One special holiday tradition has been renewed as the Thanks 4 Giving holiday football game brought community camaraderie to St-Vincent St Mary's John Cistone Field.
Event organizer Jay Brophy Jr says the new holiday tradition brings people together to enjoy family and football.
"It's all about bringing back the community as well as giving these guys another chance to put the pads on and play football," he said.
"That's what this game is all about."
This is the second year SVSM has hosted the Thanks 4 Giving game, which attracted more than 2,000 fans last Thanksgiving.
This year's turnout was robust as well as the weather cooperated for football fans to see 90 of Summit County's best seniors take the field one last time.
Brophy, whose dad Jay Sr, played in the Thanksgiving Day game himself back in the day, knows the tradition of playing on Turkey Day is important in many families.
"This game was all about seeing guys that you grew up with, it's about tradition, and growing up and playing in this game," he explained.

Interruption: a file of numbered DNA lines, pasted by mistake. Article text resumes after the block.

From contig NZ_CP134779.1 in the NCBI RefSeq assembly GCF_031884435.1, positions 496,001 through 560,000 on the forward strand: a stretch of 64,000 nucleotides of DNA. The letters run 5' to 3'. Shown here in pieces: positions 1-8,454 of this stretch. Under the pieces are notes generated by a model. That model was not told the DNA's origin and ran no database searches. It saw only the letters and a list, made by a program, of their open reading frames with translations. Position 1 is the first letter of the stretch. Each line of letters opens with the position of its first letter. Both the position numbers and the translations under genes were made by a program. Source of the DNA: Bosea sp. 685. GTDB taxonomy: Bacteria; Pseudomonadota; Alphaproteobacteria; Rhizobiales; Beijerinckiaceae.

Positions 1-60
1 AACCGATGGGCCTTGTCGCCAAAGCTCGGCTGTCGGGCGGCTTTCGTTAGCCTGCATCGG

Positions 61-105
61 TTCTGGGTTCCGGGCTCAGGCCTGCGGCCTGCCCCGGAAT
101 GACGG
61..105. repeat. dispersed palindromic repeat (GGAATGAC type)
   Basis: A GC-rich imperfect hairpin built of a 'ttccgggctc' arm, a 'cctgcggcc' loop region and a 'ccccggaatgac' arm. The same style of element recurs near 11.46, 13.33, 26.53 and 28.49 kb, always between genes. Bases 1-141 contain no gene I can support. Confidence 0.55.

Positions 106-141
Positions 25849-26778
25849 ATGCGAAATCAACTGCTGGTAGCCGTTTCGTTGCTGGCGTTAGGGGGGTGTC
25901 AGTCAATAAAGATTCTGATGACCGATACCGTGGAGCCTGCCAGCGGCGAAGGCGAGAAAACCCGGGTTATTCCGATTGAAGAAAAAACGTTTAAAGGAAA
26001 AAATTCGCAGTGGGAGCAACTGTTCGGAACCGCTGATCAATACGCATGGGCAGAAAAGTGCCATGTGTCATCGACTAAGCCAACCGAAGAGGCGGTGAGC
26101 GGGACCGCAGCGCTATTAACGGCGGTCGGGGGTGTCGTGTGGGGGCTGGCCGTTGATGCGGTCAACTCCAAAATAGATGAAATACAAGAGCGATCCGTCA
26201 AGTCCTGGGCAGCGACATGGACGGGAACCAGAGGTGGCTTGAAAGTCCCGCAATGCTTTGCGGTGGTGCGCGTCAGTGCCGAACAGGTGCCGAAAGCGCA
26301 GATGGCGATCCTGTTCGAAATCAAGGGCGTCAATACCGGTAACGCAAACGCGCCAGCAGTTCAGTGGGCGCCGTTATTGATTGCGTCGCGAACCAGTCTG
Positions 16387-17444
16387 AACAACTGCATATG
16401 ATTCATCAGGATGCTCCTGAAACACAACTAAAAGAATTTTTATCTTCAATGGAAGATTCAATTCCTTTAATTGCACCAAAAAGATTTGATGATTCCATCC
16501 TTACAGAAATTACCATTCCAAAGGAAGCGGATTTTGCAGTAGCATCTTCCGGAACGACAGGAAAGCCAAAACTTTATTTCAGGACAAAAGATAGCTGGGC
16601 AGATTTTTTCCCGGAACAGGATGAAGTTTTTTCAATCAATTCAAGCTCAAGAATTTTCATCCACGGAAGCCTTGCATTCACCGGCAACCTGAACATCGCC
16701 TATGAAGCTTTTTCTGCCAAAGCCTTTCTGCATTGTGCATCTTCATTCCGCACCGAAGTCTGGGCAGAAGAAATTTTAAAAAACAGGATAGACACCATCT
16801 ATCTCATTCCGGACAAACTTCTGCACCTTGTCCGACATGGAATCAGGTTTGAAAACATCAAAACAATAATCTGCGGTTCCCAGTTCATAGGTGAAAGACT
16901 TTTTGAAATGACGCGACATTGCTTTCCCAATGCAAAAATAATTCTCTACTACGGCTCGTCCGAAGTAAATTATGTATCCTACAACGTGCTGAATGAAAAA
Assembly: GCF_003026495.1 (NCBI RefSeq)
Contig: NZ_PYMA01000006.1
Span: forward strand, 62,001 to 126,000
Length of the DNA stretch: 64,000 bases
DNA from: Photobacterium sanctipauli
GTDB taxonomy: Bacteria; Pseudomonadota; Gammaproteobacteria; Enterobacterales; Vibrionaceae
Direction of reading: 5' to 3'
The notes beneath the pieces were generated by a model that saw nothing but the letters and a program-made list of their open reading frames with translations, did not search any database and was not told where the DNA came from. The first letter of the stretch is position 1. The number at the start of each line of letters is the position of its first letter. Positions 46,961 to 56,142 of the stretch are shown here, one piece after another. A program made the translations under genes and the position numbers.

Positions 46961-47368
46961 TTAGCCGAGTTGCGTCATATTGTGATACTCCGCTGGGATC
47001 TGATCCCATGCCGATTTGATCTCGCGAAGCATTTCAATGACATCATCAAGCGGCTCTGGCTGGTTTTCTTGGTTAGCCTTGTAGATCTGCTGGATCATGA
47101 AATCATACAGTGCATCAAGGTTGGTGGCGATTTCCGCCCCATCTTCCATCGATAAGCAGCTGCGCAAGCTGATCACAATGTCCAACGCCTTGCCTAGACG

"In my household the Turkey Day game was discussed more than national championships and Super Bowls," Brophy said with a laugh.
The origin of the game dates back to 1942, when the Akron City Series Championship game was played at the Rubber Bowl. Many large crowds came to the annual classic until it was stopped in 1990.
College Scouts from John Carroll, Ashland University, Baldwin Wallace and others came out to the game to check out the all-stars that were featured in the game.Brophy said that gave these youngsters the extra motivation to play hard.
"This game gave kids the chance to play in front of some college scouts and show what they could do in person," he says.
Proceeds from the game went to many charitable organizations including the Akron-Canton Regional Foodbank, as well as the Ronald McDonald House, who received a donation from the Joy Janay Brophy Fund. The Native American Indian Cultural Center also sponsored a canned food drive as well.
He (Brophy) says its been a rewarding experience for him to bring this tradition back to Akron.
"It's all about community, it's all about fun, and it's all about us," he said.